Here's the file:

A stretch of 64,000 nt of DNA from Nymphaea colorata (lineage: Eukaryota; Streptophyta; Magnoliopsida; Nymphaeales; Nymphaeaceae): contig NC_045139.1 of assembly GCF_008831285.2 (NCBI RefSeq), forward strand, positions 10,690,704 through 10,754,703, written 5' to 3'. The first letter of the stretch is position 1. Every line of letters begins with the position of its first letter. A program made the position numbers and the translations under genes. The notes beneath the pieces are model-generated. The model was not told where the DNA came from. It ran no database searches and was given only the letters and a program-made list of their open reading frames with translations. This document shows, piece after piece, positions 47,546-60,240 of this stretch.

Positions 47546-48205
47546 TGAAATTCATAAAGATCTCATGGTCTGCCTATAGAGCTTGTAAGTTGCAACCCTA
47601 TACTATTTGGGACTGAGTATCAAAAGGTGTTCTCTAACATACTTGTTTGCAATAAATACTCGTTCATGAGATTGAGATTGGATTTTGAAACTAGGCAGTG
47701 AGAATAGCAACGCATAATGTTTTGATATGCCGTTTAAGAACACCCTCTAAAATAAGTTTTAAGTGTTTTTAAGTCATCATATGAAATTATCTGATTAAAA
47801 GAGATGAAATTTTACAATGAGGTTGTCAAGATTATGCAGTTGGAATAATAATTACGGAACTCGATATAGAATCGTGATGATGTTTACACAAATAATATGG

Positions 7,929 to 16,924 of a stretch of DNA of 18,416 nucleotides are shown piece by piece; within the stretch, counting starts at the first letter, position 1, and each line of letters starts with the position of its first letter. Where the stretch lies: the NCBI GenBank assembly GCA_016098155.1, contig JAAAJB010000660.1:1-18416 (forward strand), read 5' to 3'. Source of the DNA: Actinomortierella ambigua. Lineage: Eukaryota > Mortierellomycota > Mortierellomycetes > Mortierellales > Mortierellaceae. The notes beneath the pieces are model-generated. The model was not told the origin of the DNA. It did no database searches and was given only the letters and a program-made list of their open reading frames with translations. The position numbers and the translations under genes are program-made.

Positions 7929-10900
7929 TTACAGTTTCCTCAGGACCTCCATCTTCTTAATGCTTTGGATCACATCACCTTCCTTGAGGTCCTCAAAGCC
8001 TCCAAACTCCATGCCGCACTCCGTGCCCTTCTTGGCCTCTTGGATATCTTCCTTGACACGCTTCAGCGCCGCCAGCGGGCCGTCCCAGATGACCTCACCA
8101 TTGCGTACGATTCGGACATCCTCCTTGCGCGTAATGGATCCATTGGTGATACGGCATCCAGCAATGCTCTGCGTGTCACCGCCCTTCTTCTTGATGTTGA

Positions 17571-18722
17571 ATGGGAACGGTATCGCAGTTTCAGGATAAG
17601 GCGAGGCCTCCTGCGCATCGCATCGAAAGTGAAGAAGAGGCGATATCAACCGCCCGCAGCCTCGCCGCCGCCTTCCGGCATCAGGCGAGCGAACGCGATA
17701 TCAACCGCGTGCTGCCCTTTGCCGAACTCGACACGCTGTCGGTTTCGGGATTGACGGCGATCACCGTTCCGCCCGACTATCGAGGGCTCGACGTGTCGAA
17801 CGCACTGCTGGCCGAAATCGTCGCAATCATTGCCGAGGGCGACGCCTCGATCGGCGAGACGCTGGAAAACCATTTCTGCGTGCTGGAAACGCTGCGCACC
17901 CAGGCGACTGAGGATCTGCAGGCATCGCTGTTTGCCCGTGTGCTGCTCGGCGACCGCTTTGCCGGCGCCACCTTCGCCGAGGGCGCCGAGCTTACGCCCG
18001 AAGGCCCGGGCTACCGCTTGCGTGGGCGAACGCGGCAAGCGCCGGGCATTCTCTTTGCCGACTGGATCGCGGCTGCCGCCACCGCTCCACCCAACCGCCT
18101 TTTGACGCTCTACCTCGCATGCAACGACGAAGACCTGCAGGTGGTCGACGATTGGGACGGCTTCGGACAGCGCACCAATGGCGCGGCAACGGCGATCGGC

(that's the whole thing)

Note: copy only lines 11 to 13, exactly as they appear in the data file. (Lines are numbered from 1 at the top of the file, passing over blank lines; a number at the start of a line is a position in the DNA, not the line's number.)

8101 TTGCGTACGATTCGGACATCCTCCTTGCGCGTAATGGATCCATTGGTGATACGGCATCCAGCAATGCTCTGCGTGTCACCGCCCTTCTTCTTGATGTTGA

Positions 17571-18722
17571 ATGGGAACGGTATCGCAGTTTCAGGATAAG